Newswise — Results from the largest health study of Hispanics/Latinos in the U.S. to date reveal a unique set of health risk factors and provide insight into the prevalence of certain diseases like diabetes and hypertension for this diverse population.
The National Institutes of Health has released findings from the first phase of its ongoing Hispanic Community Health Study/Study of Latinos (HCHS/SOL) today. The multi-city epidemiological study collected information on the health issues, risk factors, and lifestyle habits that impact this population, including the 4,136 participants from Chicago.
“This is information that people can use to help them make better health choices,” said Dr. Martha Daviglus, director of the University of Illinois at Chicago's Institute for Minority Health Research and principal investigator for the Chicago portion of the study.
"We now know, for example, that one-third of the participants have pre-diabetes," Daviglus said. "By educating and informing our participants and Hispanics/Latinos everywhere through the sharing of these new data, people can begin to make educated choices about their health."
Data were collected between 2008 and 2011 from 16,415 adults age 18-74 living in Chicago, San Diego, Miami and the Bronx who self-identified as being of Central American, Cuban, Dominican, Mexican, Puerto Rican or South American background.
“This study is so important because the Hispanic/Latino population is the fastest growing population in the U.S., and we need to know and document their health problems to better serve their health-care needs going forward,” Daviglus said. “This study is the foundation for those efforts.”
Sharing the findings with the study participants and the public has been a major goal from the outset, Daviglus said. The nonprofit National Alliance for Hispanic Health produced a booklet for participants that summarizes the results and highlights the data for each city.Some national findings include:• Eighty percent of men and 71 percent of women had at least one adverse risk factor for cardiovascular disease, such as high cholesterol, high blood pressure, obesity, diabetes or smoking• The percentage with obesity was high among all Hispanic/Latino groups but was lowest among participants of South American origin• Among younger participants few had diabetes, but among participants ages 65-74 almost half had diabetes. About half of the men and women with diabetes had their diabetes under control• Men were more likely than women to eat enough fruits and vegetables each day• Hispanic/Latina women, especially those age 45-64, were more likely to report symptoms of depression than menIn Chicago:• Nearly half of participants age 45-64 were at high risk for diabetes• One in three participants with diabetes were unaware that they had diabetes• Women were more likely than men to know they had high blood pressure• About 40 percent of participants ages 18-44 were obese• About 57 percent of Chicago participants age 18-64 lacked health insurance, trailing only Miami, where 71 percent were without coverage• On average, women age 45-64 spent only nine minutes each day in recreational physical activity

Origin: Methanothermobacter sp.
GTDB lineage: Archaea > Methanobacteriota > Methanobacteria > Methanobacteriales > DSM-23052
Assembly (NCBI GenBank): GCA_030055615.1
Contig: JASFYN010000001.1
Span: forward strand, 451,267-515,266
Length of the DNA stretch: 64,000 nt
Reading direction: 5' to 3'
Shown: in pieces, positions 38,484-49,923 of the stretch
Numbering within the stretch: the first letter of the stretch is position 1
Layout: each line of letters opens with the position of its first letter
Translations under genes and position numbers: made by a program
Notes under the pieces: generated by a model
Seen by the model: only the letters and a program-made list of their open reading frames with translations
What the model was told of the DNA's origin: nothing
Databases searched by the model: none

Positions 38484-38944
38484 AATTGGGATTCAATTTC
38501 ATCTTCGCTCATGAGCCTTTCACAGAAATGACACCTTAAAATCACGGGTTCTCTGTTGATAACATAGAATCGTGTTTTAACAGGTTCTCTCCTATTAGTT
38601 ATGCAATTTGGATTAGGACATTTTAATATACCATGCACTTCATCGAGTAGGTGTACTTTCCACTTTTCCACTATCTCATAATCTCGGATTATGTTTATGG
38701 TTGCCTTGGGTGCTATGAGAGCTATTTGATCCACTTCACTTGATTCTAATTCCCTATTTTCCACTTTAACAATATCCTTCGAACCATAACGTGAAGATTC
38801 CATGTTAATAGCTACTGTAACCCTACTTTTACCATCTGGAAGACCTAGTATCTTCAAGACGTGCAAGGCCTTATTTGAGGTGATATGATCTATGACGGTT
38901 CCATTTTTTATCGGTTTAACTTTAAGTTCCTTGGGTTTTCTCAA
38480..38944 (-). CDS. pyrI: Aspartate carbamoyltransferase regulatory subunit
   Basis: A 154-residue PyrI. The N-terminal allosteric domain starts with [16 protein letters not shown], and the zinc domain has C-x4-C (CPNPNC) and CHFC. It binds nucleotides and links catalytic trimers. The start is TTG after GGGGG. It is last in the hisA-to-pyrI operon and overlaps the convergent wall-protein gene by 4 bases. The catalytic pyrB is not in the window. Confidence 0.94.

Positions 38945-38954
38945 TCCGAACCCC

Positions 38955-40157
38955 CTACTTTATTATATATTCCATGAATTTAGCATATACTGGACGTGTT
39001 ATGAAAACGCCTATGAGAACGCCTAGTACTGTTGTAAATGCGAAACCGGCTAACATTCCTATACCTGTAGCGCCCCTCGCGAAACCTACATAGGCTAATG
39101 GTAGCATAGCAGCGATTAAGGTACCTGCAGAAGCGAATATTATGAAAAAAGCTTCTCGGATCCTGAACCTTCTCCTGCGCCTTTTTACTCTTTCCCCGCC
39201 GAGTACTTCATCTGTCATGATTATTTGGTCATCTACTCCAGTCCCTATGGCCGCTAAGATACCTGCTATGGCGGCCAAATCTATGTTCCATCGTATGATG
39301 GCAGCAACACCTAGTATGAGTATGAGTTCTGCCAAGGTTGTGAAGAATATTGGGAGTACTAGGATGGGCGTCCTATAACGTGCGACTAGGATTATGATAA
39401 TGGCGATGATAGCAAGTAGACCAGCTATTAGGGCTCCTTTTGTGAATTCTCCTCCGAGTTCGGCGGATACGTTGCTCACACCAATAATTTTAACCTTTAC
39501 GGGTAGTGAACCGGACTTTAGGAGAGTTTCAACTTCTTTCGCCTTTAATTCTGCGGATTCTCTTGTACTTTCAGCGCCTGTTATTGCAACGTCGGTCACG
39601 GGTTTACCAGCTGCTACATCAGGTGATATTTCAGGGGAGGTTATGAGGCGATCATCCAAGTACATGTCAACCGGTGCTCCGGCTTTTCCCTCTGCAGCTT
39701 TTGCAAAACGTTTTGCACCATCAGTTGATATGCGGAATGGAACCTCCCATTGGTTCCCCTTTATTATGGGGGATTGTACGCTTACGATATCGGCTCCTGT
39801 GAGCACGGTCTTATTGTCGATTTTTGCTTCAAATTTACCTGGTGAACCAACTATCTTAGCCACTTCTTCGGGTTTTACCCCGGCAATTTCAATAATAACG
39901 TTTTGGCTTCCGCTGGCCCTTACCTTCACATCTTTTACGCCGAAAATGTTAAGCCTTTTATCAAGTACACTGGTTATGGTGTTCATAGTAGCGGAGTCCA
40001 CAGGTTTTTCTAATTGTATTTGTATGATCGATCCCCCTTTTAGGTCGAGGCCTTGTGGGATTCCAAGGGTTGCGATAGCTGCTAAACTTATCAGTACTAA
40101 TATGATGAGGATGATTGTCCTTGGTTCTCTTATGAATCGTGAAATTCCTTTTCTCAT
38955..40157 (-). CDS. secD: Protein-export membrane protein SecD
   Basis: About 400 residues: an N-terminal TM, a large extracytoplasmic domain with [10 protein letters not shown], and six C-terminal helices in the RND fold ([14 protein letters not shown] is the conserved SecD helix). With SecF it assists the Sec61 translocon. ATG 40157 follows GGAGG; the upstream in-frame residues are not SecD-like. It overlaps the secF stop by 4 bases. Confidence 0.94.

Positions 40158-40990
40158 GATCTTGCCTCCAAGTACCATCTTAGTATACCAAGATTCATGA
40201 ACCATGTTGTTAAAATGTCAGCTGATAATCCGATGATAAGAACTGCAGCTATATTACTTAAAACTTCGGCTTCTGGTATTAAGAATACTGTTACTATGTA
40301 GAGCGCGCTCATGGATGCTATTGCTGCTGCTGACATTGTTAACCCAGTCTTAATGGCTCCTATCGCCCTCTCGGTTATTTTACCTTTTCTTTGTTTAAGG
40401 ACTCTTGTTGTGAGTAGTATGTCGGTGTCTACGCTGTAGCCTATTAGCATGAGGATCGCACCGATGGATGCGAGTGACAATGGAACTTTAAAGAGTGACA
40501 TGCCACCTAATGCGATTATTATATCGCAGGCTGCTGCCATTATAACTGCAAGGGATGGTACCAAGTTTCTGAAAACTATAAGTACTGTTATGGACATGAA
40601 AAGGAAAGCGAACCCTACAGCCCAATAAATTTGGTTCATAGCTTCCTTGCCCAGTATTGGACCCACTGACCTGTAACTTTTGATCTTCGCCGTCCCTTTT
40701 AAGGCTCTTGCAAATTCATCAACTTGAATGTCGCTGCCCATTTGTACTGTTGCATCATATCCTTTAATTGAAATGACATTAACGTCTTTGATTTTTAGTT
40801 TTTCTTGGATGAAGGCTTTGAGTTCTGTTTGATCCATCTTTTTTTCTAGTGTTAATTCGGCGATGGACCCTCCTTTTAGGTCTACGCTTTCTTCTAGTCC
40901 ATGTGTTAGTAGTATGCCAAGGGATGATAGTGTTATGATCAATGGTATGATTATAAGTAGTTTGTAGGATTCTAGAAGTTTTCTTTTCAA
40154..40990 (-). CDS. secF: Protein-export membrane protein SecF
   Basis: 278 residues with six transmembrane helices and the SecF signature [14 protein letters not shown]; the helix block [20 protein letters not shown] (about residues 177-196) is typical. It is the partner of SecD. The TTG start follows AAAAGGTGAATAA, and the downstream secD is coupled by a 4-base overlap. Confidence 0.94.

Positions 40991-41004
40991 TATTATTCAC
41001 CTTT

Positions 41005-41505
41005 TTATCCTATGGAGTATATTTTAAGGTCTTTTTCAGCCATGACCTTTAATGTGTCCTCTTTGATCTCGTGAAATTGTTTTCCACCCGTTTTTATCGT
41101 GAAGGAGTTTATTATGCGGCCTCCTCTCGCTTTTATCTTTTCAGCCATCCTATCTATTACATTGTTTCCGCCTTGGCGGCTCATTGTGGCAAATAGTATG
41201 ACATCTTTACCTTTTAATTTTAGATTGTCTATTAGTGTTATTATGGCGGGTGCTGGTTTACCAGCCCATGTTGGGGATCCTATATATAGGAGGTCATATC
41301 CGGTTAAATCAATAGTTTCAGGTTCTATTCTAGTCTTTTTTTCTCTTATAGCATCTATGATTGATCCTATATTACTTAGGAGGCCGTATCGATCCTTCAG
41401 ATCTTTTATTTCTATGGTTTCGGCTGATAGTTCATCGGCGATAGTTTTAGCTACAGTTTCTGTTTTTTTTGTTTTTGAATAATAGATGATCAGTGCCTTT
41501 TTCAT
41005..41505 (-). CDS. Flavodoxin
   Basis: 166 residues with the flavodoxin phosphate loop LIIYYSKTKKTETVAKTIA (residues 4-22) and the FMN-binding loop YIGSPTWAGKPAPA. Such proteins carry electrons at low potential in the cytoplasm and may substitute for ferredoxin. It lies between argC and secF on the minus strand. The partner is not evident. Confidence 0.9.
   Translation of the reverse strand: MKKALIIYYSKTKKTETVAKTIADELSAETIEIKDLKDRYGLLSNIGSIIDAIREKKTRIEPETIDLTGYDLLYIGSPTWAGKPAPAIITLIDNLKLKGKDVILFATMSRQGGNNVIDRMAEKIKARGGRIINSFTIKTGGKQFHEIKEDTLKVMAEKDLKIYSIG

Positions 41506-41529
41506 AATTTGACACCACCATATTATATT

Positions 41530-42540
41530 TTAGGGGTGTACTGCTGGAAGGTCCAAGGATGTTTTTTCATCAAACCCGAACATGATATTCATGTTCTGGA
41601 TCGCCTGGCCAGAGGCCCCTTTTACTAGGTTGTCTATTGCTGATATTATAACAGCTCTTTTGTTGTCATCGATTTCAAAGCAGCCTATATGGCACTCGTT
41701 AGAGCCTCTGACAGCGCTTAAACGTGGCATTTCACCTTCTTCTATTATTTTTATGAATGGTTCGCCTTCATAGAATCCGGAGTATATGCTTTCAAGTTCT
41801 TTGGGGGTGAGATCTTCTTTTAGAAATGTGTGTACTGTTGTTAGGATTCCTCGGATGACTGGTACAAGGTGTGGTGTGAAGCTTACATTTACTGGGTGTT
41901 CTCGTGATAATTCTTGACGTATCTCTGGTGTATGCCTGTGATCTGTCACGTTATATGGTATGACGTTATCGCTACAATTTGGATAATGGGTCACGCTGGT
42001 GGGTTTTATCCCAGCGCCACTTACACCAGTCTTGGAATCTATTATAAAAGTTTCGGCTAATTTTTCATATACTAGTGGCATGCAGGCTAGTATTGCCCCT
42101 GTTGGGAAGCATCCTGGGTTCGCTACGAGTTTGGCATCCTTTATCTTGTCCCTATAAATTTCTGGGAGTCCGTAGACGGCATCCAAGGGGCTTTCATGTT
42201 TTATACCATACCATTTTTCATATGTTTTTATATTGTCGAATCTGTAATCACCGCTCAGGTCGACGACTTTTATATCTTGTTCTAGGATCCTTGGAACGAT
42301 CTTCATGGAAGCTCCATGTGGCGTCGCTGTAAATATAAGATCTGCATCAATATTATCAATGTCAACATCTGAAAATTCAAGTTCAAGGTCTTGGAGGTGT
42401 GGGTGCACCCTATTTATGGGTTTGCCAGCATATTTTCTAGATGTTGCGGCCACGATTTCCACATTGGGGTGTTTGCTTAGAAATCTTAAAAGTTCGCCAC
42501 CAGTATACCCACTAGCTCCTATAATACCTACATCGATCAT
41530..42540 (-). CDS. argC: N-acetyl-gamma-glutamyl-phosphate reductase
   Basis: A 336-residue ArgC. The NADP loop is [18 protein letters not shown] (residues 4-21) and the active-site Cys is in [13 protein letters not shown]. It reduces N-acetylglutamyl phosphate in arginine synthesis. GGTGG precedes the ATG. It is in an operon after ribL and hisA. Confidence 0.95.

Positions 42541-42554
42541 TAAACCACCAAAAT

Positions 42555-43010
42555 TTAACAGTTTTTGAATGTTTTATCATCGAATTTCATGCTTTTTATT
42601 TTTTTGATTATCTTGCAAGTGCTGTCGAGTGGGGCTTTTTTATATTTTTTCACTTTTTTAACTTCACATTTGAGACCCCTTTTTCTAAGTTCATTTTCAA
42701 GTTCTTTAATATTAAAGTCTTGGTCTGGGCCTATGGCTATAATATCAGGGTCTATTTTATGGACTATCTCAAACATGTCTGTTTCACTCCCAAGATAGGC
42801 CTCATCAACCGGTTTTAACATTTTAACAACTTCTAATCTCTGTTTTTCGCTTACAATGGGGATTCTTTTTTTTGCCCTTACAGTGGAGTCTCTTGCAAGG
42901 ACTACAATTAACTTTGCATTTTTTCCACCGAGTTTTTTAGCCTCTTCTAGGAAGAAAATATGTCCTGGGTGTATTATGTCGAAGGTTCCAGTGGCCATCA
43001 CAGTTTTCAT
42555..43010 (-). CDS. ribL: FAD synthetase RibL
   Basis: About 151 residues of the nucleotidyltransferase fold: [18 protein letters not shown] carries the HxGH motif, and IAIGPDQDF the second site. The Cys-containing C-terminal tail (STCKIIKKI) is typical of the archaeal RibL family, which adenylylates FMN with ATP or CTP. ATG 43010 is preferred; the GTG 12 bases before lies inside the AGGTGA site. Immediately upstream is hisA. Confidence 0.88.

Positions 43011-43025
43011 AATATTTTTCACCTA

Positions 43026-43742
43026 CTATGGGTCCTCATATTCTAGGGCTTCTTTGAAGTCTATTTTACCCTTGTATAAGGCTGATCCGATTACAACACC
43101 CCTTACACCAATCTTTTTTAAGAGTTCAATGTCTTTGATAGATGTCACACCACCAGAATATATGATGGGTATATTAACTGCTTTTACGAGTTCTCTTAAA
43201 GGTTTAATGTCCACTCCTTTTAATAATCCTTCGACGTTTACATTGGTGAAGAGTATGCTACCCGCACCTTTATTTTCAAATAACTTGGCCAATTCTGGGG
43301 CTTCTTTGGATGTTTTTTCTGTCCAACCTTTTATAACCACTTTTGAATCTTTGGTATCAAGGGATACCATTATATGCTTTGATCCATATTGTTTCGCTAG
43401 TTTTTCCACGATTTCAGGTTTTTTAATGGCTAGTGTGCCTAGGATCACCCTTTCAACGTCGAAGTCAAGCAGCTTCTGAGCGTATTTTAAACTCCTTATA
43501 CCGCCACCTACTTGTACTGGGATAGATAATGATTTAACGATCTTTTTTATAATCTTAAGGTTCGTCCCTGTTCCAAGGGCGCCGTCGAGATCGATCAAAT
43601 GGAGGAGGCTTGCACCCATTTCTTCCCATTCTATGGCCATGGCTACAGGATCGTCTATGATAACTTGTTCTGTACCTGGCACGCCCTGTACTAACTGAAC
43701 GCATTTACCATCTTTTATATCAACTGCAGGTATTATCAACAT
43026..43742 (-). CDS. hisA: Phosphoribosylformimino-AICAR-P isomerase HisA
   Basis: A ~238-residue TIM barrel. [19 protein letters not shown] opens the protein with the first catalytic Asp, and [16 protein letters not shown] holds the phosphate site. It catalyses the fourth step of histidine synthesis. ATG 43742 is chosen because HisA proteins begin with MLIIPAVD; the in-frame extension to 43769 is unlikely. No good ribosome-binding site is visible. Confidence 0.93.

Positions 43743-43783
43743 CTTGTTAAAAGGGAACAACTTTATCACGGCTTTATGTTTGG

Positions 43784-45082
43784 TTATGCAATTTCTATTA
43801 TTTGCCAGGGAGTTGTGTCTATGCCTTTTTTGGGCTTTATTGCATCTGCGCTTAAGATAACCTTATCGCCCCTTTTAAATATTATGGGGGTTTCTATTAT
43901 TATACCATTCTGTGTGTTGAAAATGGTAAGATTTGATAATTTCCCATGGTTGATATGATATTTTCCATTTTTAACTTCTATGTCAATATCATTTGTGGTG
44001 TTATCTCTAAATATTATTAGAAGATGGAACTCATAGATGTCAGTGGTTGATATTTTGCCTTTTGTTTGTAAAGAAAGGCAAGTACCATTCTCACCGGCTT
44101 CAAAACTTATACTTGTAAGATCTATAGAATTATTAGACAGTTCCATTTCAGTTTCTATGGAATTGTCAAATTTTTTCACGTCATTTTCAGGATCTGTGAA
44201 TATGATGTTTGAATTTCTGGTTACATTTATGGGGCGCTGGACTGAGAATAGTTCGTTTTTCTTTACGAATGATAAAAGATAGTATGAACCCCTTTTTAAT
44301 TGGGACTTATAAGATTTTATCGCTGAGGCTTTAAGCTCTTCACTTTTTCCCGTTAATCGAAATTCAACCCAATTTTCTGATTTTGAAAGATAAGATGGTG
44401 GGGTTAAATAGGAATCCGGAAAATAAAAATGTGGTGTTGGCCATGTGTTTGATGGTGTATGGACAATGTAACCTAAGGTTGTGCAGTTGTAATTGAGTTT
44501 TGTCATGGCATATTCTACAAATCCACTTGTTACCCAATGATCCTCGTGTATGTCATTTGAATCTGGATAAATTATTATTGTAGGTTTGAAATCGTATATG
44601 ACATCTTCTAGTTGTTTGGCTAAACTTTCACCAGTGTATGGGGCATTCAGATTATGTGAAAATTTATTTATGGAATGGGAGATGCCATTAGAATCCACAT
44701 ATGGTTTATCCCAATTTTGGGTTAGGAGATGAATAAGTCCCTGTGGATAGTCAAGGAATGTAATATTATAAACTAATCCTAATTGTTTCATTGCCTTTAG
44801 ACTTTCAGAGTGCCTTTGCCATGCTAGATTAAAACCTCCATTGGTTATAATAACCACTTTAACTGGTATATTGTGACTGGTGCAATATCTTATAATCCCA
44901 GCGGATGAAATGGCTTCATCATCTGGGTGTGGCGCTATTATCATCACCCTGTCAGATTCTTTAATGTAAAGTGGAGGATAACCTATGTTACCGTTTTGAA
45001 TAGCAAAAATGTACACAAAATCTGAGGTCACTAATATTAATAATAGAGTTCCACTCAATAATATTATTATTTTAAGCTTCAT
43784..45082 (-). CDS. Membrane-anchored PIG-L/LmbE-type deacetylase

Each participant underwent extensive health examinations to assess lifestyle-related risk factors for cardiovascular, pulmonary, liver, kidney, and other diseases. They provided demographic, socioeconomic and cultural information that could influence disease risk. Sleep, dental, and hearing evaluations were also done. Participants were followed for up to four years by yearly phone calls or home visits to assess changes in their health and to document any medical events, such as hospitalizations.
The information compiled in the data book "serves as a foundation for individuals, communities, scientists and health policymakers to use to tailor more effective health intervention strategies,” said Dr. Larissa Aviles-Santa, project officer of the HCHS/SOL at the National Heart Lung and Blood Institute, which is the primary sponsor of Phase 1 of the study, along with six other NIH institutes and centers.
Phase 2 of the study began last June, and involves continued follow-up of participants from Phase 1. In October, HCHS/SOL will begin a second examination of cardiovascular risk using echocardiography and blood and urine tests, to correlate with demographic, cultural and lifestyle factors. Genetic information will also be analyzed to see if health and disease findings can be linked to specific genes.
“As the study continues over the next six years and beyond, we will be able to see how acculturation and lifestyle factors play a protective or detrimental role in the health of Hispanics/Latinos,” said Daviglus.
UIC’s Institute for Minority Health Research, a research and training unit that studies biomedical and behavioral health disparities, will manage the second phase of HCHS/SOL under a contract from the National Heart, Lung, and Blood Institute. Daviglus served as principal investigator of the Chicago Field Center during the first phase of the study while at Northwestern University, where she is still adjunct professor of preventive medicine.